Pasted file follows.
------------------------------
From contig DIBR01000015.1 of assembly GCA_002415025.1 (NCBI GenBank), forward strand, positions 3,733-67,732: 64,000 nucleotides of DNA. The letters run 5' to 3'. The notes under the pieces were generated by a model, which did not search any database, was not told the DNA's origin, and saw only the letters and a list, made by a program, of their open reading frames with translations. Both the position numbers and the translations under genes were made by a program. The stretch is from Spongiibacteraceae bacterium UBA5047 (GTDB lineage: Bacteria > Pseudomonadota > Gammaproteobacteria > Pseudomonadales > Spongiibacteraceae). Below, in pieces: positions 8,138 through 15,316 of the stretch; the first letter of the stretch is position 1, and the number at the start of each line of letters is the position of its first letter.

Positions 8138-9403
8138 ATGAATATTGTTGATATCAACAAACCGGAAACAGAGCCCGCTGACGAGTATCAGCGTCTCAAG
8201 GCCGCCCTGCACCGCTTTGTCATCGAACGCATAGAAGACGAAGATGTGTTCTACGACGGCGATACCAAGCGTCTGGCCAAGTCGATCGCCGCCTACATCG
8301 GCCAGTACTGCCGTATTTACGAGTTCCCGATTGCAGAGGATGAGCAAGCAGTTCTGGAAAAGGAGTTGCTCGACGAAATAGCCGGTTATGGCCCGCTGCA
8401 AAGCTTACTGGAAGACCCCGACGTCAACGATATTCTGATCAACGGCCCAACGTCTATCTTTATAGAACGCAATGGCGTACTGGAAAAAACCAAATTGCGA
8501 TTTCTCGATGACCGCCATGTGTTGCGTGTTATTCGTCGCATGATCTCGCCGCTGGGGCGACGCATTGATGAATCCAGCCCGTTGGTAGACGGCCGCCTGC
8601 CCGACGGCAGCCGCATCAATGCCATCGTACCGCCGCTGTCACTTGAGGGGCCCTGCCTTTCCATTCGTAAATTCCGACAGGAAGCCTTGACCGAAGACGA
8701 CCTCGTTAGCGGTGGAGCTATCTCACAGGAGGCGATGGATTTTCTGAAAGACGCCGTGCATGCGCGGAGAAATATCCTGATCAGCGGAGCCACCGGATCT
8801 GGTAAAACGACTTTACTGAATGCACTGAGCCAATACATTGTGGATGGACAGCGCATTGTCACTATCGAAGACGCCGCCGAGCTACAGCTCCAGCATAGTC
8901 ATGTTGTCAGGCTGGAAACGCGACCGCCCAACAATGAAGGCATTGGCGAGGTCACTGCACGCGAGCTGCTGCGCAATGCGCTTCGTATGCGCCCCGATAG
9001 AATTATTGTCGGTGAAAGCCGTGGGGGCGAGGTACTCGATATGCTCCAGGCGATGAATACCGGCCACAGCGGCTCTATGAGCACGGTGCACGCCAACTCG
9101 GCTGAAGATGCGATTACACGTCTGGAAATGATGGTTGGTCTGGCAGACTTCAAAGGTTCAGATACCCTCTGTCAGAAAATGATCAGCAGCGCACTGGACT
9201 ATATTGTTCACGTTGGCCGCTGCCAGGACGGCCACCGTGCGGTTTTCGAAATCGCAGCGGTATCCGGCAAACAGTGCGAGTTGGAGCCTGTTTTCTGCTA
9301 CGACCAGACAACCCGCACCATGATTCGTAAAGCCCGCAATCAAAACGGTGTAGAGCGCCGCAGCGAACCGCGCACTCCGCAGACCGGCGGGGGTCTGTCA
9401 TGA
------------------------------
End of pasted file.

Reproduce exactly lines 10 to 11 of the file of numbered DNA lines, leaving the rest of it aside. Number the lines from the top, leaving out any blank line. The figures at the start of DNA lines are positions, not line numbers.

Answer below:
8801 GGTAAAACGACTTTACTGAATGCACTGAGCCAATACATTGTGGATGGACAGCGCATTGTCACTATCGAAGACGCCGCCGAGCTACAGCTCCAGCATAGTC
8901 ATGTTGTCAGGCTGGAAACGCGACCGCCCAACAATGAAGGCATTGGCGAGGTCACTGCACGCGAGCTGCTGCGCAATGCGCTTCGTATGCGCCCCGATAG